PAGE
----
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Security: SEC Breach, DNSSEC, FinFisher, CCleaner and CIA

Android Leftovers

Red Hat: Patent 'Promise', Proprietary 'Gifts', Imminent Results, Fedora 27 Delays

  • Red Hat pledges patent protection for 99 per cent of FOSS-ware [Ed: And when Red Hat gets taken over (like Sun and Oracle) this promise will be worthless]
    Red Hat says it has amassed over 2,000 patents and won't enforce them if the technologies they describe are used in properly-licensed open source software. The company's made more or less the same offer since the year 2002, when it first made a “Patent Promise” in order to “to discourage patent aggression in free and open source software.” In 2002 the company didn't own many patents and claimed its non-enforcement promise covered per cent of open source software. The Promise was revised in order to reflect the company's growing patent trove and to spruce up the language it uses to make it more relevant. The revised promise “applies to all software meeting the free software or open source definitions of the Free Software Foundation (FSF) or the Open Source Initiative (OSI)”. That verbiage translates into any software licensed on terms the OSI approves on this list, or which meet the Initiative’s definition of open source offered here. Licenses listed by the Free Software Foundation as a free software license at https://www.gnu.org/licenses/license-list.html#SoftwareLicenses also come under the Promise's purview, as do those here as of the date this edition of Our Promise is published.
  • Red Hat Open Source Day rewards with proprietary hardware. For the fourth time
    The above is an excerpt of the 2017 event announcement. Which, as you can see below, will be at least the fourth consecutive one in which Red Hat Italia will award participants with some of the most proprietary devices around. Please note the absence of anything like, e.g. Matchstick, “100% Linux compatible laptop, with Linux preinstalled”, or a Fairphone, in the screenshots...
  • Red Hat (RHT) to Report Q2 Earnings: Will it Beat Estimates?
    We expect Red Hat Inc. RHT to beat expectations when it reports fiscal second-quarter 2018 results on Sep 25.
  • Needle Action Activity Spotted in Enbridge Inc (ENB) and Red Hat Inc (RHT)
  • Fedora 27 Beta Hit By A Second Delay
    Last week it was decided to delay the Fedora 27 beta due to bugs while this week they've been forced to delay the release a second time. The first beta delay wasn't too bad as the F27 schedule already had a built-in "rain date", in acknowledging Fedora's frequent release delays. But today a second unplanned delay is pushing back F27 Beta by at least one more week. This will now also push back the Fedora 27 final release by at least one week.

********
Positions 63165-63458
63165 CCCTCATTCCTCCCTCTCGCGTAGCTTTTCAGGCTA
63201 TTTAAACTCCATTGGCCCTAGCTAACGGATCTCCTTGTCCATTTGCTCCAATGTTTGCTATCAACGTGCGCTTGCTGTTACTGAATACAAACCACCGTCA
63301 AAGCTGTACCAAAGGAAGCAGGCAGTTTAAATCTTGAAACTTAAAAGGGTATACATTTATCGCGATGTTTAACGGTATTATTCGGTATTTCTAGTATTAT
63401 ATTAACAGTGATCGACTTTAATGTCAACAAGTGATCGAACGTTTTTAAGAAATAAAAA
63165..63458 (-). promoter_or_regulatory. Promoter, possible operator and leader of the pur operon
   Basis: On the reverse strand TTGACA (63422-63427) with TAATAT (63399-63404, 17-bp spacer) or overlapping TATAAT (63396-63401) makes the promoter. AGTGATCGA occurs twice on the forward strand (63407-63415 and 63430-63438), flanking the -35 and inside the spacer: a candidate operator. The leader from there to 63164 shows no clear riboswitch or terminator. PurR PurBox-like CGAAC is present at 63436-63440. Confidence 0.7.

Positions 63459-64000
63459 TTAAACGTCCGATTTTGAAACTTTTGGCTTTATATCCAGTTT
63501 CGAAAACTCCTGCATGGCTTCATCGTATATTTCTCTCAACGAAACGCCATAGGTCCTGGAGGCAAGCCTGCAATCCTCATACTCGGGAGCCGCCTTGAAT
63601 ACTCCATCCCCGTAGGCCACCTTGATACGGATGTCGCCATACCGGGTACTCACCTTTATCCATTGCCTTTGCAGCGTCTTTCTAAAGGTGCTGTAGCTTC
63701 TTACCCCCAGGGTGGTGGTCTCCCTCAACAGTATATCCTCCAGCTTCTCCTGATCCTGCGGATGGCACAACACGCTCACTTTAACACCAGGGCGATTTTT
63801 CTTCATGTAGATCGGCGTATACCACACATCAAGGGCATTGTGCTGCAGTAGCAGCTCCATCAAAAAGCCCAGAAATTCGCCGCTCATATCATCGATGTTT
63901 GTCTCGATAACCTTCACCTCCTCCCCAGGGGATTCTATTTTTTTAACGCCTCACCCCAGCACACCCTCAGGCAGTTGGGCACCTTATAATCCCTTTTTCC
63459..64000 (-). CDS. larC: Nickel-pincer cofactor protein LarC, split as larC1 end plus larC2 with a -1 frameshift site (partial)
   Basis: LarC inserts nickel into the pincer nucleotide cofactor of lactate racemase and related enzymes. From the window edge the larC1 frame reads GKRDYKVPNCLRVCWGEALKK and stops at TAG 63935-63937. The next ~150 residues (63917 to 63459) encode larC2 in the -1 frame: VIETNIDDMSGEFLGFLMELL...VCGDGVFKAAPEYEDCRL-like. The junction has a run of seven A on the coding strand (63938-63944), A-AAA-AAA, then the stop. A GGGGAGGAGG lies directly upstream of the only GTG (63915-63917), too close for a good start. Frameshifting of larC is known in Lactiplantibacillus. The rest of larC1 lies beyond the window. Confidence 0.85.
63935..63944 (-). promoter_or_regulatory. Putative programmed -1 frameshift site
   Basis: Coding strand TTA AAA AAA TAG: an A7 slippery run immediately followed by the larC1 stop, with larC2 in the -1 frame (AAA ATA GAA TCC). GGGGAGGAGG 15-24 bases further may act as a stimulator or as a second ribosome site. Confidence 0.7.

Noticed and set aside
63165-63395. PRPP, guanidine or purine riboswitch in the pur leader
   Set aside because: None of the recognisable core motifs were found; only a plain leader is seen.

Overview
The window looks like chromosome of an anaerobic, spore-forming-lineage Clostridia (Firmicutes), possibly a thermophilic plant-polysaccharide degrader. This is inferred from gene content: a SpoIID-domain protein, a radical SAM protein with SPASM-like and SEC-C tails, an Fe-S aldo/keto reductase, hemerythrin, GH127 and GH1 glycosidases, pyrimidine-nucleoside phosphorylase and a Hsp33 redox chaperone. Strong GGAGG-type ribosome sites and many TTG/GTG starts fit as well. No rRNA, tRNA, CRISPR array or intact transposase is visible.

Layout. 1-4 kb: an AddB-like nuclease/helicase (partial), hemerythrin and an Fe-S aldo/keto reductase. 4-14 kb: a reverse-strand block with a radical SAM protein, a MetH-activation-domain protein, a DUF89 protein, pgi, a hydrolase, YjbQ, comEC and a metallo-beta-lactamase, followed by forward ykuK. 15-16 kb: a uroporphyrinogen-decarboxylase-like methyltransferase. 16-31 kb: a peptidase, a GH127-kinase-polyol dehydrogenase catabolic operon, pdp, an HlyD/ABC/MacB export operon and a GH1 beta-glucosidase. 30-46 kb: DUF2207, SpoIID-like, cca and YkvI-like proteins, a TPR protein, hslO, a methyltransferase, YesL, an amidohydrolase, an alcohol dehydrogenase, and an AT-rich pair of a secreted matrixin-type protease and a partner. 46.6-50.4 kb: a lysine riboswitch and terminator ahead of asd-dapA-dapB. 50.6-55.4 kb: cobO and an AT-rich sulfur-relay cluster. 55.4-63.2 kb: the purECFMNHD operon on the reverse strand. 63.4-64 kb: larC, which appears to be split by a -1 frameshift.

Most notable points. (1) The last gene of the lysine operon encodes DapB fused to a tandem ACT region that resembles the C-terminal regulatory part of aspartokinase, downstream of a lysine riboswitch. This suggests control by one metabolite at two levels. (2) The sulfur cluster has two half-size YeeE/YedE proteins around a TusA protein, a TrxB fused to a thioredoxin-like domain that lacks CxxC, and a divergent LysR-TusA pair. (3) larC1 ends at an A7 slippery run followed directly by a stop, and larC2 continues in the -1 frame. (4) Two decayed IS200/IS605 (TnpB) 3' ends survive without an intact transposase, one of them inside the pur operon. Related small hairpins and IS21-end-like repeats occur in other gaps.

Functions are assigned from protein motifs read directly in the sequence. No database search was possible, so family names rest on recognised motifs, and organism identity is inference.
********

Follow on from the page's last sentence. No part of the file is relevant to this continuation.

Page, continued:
• Fedora 27 Beta status is NO-GO
  • News: The new Krita 3.3.0

Security: Apple's Betrayal, Intel ME Back Doors Backfire, and Optionsbleed

  • iOS 11 Muddies WiFi and Bluetooth Controls
    Turning WiFi and Bluetooth off is often viewed as a good security practice. Apple did not rationalize these changes in behavior.
  • How To Hack A Turned-Off Computer, Or Running Unsigned Code In Intel Management Engine
    Intel Management Engine is a proprietary technology that consists of a microcontroller integrated into the Platform Controller Hub (PCH) microchip with a set of built-in peripherals. The PCH carries almost all communication between the processor and external devices; therefore Intel ME has access to almost all data on the computer, and the ability to execute third-party code allows compromising the platform completely. Researchers have been long interested in such "God mode" capabilities, but recently we have seen a surge of interest in Intel ME. One of the reasons is the transition of this subsystem to a new hardware (x86) and software (modified MINIX as an operating system) architecture. The x86 platform allows researchers to bring to bear all the power of binary code analysis tools.
  • Optionsbleed: Don’t get your panties in a wad
    To be honest, this isn’t the first security concern you’ve run in to, and it isn’t the first security issue you’re vulnerable to, that will remain exploitable for quite some time, until after someone you rely on fixed the issue for you, meanwhile compromising your customers. [...] Is it a small part of the SSL public key? A small part of the web request response? A chunk of the path to the index.php? Or is it a chunk of the database password used? Nobody knows until you get enough data to analyse the results of all data. If you can’t appreciate the maths behind analysing multiple readings of 8 arbitrary bytes, choose another career. Not that I know what to do and how to do it, by the way.